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September 23, 2005

Aimee and Jaguar, live and in person

Red Hen brings tale of love in Nazi Germany
to the boards

Cleveland--It is said that love blooms in the darkest of places. Certainly, there were few darker places or times than in Berlin in 1942, as the Holocaust was raging and Nazi Germany was waging war to subjugate Europe.

It is in front of that bleak backdrop that Lily Wust, a “good” German woman, begins an affair with Felice Schragenheim, who is hiding her Judaism to stay alive.

If the story sounds familiar, it is. Both the novel and film Aimee and Jaguar tell it. Pat Rowe’s Forbidden, a stage dramatization of the novel, is another look at the tale.

Making its debut at the 2004 Edinburgh Fringe Festival in Scotland, Red Hen, Cleveland’s feminist theater, is presenting the first American production of Forbidden, with Elizabeth R. Wood as Lily and Liz Conway as Felice. Dan Kilbane plays Erich, Felice’s best friend and would-be suitor. Heather A. Peterson, Nicole McLaughlin and Kevin B. Coughlin round out the cast under the direction of Karen Gygli.

The story goes deeper. Lily is the wife of a Nazi officer. Felice has staged her own suicide and is now on the run from the Gestapo. And both women could be sent to the camps both for their relationship, in addition to either being a Jew or hiding a Jew in perhaps the darkest era in human history.

Forbidden is the featured production of Red Hen Feminist Theater’s 10th anniversary season, which began with Women on the Verge of . . . Figuring it Out! The anthology included two plays, Brownie Points by Nicolle Nattrass and Harvesting the Marigold Seeds by Maureen Brady Johnson.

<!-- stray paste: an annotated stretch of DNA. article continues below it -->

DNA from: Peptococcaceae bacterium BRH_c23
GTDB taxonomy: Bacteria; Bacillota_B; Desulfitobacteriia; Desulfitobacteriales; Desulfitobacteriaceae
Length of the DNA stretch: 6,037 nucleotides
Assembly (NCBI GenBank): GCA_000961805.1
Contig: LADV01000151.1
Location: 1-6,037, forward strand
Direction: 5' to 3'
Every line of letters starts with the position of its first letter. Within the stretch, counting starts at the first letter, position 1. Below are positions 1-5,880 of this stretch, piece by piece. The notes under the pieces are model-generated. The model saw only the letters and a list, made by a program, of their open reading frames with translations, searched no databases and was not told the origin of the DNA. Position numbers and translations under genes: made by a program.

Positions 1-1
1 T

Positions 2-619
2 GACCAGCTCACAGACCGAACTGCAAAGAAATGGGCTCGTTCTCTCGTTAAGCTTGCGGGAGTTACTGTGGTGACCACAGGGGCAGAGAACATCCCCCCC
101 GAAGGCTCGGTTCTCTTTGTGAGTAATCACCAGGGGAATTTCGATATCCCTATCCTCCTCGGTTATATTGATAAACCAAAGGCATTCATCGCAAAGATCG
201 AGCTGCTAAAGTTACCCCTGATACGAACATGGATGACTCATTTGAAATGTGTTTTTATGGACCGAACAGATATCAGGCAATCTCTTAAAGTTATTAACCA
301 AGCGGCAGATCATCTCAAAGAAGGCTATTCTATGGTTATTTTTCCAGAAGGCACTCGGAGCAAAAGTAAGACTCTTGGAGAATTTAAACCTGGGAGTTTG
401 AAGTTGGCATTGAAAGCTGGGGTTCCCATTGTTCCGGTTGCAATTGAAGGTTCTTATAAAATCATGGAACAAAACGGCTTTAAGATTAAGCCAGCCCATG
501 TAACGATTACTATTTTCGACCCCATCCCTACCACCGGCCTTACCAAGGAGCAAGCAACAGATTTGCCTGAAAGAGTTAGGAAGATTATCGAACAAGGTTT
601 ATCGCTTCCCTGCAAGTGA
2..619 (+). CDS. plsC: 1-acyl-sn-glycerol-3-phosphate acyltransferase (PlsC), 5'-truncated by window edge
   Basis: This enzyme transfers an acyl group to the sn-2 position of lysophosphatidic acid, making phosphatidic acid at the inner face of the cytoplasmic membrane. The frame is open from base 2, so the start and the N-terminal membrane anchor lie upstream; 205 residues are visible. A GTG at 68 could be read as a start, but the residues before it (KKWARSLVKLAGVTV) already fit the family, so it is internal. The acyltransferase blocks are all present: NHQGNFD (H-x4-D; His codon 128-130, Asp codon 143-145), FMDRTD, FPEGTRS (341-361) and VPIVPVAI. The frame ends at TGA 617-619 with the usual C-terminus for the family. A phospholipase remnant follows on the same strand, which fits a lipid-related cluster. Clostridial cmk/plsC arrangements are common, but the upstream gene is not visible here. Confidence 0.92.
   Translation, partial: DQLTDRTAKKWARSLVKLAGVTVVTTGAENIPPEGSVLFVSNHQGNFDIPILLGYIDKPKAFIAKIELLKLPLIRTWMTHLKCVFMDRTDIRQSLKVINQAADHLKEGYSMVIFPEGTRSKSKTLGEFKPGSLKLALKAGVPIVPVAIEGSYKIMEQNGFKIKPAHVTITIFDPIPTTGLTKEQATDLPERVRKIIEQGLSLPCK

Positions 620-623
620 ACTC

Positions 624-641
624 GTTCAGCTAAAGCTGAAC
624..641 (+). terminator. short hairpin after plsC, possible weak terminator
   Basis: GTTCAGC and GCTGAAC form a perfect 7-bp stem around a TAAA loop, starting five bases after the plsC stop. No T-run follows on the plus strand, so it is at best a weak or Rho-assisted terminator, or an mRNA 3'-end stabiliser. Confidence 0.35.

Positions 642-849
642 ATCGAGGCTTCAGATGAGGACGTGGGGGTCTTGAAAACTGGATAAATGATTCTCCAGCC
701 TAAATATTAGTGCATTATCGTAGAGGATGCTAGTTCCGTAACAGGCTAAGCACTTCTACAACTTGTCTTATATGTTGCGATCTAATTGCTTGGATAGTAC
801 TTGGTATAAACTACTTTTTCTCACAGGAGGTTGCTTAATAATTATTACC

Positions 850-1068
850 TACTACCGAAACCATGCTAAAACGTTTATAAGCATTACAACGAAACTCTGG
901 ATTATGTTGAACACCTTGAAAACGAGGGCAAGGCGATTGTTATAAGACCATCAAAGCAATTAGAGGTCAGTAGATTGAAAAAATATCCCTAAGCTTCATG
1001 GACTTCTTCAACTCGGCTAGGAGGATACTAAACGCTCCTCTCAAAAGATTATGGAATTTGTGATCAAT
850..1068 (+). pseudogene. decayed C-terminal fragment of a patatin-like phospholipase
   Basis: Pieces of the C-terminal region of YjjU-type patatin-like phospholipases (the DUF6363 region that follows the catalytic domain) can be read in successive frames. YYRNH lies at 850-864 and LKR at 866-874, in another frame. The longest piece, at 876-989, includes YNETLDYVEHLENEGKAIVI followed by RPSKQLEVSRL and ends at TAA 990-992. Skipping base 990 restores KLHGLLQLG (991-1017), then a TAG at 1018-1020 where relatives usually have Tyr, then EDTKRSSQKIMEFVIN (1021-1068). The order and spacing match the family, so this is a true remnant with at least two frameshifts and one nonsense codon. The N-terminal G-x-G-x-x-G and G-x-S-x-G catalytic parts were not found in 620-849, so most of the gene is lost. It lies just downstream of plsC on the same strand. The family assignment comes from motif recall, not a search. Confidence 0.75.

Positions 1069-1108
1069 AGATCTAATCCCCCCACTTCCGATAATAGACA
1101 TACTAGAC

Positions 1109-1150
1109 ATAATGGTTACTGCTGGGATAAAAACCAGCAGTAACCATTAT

“Those who have come before us have built a solid foundation for the organization and we are resolved to continue our mission of creating quality theater by and about women,” said artistic director Rose Leininger, who serves double-duty as the production manager for Forbidden.

She goes on to quote gay playwright Tony Kushner, “It’s never the case that a work of art is directly responsible for changing the world. Only activism, direct political action, does that. But art can help change people, who then decide to change their own lives, change their neighborhood, their community, their society, the world.”

Leininger also noted that Rowe would be in town for the first two evenings of the production, September 29 and 30.

Forbidden will play on Thursday, Friday and Sunday from September 29 to October 23. The Thursday and Friday shows will be at 7:30 pm, the Sunday matinee at 3:30 pm. Tickets are $15, and the production will be in the Cleveland Black Box Theater inside Cabaret Dada, 1210 West 6th Street. For tickets or more information, call 216-5560910 or go to

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